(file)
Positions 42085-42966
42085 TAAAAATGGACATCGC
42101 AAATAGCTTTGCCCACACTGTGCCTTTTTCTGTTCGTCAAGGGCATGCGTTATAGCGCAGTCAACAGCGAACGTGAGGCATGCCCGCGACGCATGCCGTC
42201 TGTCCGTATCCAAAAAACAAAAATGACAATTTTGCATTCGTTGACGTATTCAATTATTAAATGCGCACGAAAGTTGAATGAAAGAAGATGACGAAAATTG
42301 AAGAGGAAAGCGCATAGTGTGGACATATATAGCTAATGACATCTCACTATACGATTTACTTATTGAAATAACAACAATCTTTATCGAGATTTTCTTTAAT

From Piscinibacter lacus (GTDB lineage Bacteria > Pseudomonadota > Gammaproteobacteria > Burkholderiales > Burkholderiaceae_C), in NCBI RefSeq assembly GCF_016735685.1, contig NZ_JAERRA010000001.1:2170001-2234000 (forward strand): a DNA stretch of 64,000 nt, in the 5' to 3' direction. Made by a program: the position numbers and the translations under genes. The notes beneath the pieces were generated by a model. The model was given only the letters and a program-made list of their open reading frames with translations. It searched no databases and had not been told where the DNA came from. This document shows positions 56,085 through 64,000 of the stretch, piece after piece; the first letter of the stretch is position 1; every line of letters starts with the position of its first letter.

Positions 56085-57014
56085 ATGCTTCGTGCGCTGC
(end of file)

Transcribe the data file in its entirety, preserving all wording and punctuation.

Positions 42085-42966
42085 TAAAAATGGACATCGC
42101 AAATAGCTTTGCCCACACTGTGCCTTTTTCTGTTCGTCAAGGGCATGCGTTATAGCGCAGTCAACAGCGAACGTGAGGCATGCCCGCGACGCATGCCGTC
42201 TGTCCGTATCCAAAAAACAAAAATGACAATTTTGCATTCGTTGACGTATTCAATTATTAAATGCGCACGAAAGTTGAATGAAAGAAGATGACGAAAATTG
42301 AAGAGGAAAGCGCATAGTGTGGACATATATAGCTAATGACATCTCACTATACGATTTACTTATTGAAATAACAACAATCTTTATCGAGATTTTCTTTAAT

From Piscinibacter lacus (GTDB lineage Bacteria > Pseudomonadota > Gammaproteobacteria > Burkholderiales > Burkholderiaceae_C), in NCBI RefSeq assembly GCF_016735685.1, contig NZ_JAERRA010000001.1:2170001-2234000 (forward strand): a DNA stretch of 64,000 nt, in the 5' to 3' direction. Made by a program: the position numbers and the translations under genes. The notes beneath the pieces were generated by a model. The model was given only the letters and a program-made list of their open reading frames with translations. It searched no databases and had not been told where the DNA came from. This document shows positions 56,085 through 64,000 of the stretch, piece after piece; the first letter of the stretch is position 1; every line of letters starts with the position of its first letter.

Positions 56085-57014
56085 ATGCTTCGTGCGCTGC